When I was two and a half, I went to school every day with my siblings and my teacher Mom. Because there was a baby boy at home and my Mom thought it too much to have our live-in babysitter take care of me as well as of the baby I happily trudged along to school. Since Mom taught kindergarten and first grade, I was kept in her classroom where I had the freedom to wander around or so I thought. The other children enjoyed seeing me trying to write with crayons and then turning to playing with clay or simply taking a nap when I got bored. In my eyes, the other children were all magical and funny and my Mom knew everything and loved every one of them and me. I took it for granted that we were all good; of course, my Mom was too and so was every adult. My innocent eyes saw innocence everywhere.
The first blow to my innocence came when I was around four years old and my sister who was a year older than I was sent somewhere for a week or so with one of my aunts and I was left behind. We were always dressed like twins and did everything together. The separation from her was wrenching. Even more painful was the feeling that she was more loved than I was and somehow I wasn’t good enough. My faith and trust in the unwavering love of my parents was shaken to its roots. The world was no longer the wonderful place I had imagined it to be. But I still carried much of that innocence for several more years. When a younger brother went to live with my paternal grandmother quite a distance from home, I saw my mother weep and that broke my heart – the world became darker. Something was not fair.
My family and all my neighbors indeed the whole town was Catholic. I did not know anyone of a different faith until I was in secondary school some distance from my town. Every Sunday evening, the church bell would ring summoning all for a blessing. I loved that little service. The altar boys saturated the sanctuary with incense and beautiful singing came from the rafters. Because the singing started when the priest opened the tabernacle in the center of the altar, I thought that we were listening to hordes of angels filling the church with heavenly music. One Sunday evening – I was getting older, around six or seven, – I turned and looked up at the back of the church when the priest opened the tabernacle. My heart sank; the music was coming from a group of people in the choir loft. What a letdown! I had been doubting the goodness of the world; now I began to wonder about angels and heaven. Things were not so divine anymore.
I was familiar with priests but not with nuns. I assumed that because they were God’s special people, nuns were spared normal bodily functions! I wasn’t sure they ate food but I was certain that they did not ever have to use a bathroom! And I thought that they would beam upon me as Christ definitely would. Then one Saturday I accompanied my mother on a shopping expedition to a bigger town some miles away. As we were going down one of the streets, there came several nuns walking briskly toward us. I looked expectantly at one of them with a smile. She glanced at me with a serious, almost frowning expression, ignored me, and passed on by. What a blow!! It was a disappointment to figure out that there was no Santa; but to begin to have doubts about God, that was a different matter entirely. My eight or nine-year old self was becoming more than a trifle disillusioned.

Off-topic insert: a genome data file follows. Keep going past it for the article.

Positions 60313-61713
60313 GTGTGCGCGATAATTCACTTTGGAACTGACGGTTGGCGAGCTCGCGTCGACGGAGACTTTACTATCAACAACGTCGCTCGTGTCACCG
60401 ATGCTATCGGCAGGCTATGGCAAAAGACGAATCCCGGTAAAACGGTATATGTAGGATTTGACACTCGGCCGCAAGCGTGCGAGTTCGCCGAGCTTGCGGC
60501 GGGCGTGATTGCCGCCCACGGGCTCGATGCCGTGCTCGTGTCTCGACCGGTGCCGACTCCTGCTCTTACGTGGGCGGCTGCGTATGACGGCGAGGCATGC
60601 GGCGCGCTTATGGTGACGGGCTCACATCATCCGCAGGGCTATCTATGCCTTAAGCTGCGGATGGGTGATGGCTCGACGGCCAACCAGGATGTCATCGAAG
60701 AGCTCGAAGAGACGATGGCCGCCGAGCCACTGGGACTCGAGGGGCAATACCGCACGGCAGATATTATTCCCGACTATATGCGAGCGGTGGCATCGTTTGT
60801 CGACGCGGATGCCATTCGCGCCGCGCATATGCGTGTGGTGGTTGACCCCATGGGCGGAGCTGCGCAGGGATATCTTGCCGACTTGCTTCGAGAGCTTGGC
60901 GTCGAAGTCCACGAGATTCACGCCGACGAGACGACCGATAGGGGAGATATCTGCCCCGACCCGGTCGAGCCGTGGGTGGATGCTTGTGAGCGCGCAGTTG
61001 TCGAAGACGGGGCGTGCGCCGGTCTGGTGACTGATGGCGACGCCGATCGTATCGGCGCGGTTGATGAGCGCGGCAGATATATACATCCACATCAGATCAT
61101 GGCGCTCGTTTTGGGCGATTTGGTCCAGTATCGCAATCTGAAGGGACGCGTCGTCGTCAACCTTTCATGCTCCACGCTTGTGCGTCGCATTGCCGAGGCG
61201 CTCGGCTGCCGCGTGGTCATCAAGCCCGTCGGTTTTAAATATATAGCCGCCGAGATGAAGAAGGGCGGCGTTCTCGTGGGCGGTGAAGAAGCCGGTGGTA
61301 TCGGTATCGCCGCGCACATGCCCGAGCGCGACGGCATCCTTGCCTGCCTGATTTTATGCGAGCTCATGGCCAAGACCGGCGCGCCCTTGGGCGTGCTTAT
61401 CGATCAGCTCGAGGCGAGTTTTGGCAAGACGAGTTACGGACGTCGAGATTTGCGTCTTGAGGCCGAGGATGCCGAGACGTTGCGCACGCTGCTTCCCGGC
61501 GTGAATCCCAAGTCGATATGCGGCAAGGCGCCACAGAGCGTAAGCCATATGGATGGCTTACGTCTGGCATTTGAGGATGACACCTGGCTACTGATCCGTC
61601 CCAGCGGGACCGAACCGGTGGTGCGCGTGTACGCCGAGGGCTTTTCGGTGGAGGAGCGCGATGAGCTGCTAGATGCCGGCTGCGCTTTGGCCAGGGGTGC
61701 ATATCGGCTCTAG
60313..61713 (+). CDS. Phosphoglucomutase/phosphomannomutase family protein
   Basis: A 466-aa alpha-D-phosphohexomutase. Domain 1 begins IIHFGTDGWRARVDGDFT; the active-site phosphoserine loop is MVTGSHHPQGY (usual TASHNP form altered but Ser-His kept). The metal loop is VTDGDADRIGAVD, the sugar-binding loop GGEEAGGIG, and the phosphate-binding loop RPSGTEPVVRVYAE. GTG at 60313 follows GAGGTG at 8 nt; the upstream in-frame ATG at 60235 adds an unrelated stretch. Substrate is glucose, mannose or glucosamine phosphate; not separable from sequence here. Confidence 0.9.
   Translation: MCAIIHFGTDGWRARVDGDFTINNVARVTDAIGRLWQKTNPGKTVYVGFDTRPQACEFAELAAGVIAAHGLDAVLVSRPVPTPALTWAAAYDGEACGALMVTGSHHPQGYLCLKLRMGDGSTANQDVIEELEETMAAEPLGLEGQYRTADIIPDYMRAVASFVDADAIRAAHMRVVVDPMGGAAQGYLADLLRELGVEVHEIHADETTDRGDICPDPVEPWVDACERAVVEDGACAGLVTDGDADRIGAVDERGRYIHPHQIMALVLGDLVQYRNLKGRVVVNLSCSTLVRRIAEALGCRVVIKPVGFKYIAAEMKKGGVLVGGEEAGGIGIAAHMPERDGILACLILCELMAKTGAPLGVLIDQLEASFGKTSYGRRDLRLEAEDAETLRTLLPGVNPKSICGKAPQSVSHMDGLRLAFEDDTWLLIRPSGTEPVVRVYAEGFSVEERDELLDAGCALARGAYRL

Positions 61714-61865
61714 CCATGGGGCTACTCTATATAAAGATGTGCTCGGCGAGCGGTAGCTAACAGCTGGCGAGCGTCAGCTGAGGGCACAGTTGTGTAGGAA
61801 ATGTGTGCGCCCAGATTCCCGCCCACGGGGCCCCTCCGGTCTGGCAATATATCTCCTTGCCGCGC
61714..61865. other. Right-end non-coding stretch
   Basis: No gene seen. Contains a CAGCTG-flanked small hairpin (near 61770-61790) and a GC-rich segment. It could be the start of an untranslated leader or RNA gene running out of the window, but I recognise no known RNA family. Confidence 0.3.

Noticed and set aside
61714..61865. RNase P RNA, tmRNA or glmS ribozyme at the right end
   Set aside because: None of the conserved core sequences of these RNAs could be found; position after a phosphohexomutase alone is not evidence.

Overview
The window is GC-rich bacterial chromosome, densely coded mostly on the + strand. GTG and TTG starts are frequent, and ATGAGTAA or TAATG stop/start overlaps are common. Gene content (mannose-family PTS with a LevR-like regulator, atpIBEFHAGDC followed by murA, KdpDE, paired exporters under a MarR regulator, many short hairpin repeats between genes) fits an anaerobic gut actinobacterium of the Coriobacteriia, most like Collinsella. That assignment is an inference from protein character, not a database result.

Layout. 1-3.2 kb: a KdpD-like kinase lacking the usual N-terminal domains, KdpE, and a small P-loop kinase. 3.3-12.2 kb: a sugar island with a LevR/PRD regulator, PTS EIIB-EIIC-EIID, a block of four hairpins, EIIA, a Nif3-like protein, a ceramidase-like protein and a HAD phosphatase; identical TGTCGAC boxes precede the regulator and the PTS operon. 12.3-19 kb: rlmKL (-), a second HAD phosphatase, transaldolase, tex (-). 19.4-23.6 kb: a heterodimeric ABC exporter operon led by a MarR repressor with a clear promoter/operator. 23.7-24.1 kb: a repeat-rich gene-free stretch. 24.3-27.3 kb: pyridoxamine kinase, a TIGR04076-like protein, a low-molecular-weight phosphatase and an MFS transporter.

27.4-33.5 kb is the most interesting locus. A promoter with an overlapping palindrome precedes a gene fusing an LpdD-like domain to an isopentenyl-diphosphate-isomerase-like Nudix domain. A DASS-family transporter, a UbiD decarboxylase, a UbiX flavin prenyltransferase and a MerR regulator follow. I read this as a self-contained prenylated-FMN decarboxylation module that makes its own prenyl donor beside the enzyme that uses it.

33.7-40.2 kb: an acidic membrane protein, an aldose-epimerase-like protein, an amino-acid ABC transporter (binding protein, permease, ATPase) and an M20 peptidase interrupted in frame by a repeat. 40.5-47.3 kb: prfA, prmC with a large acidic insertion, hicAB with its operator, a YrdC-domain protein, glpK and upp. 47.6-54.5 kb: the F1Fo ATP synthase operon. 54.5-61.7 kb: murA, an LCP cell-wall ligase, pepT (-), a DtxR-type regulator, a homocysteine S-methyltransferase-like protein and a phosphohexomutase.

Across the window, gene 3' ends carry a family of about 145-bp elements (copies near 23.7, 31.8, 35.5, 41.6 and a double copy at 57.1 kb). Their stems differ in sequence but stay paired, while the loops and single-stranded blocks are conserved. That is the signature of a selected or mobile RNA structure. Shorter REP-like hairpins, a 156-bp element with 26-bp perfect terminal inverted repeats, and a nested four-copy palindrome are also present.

My eyes had lost a lot of their innocence and so did the world and heaven too! As the years went by and I entered my teenage years, the disillusions fairly piled up. I even became skeptical. Everything had to be tested before I would begin to assent. Even then, the assent was often halfhearted. And I often overdid the skepticism with teenage arrogance. I once tested my sister with the trick question: If God is almighty, can he build a house as big as himself that he can’t lift? It is fair to say that by this time, whatever innocence I still had evaporated.
As I look back, I see that there was a large portion of naivete in my innocence, and perhaps a certain naivete is helpful in one’s youth. Without it, one would not be willing to harbor larger than life dreams and take risks, and I have certainly taken some risks. According to those who have been tried by the exigencies of life and persevered, experience leads one to drop the blindfolds and carve out for oneself a more realistic innocence, an innocence that refuses to be corrupted and that becomes the bedrock for a life of achievement permeated with integrity. It can be a long and rocky road to there. “He is armed without who is innocent within….” Horace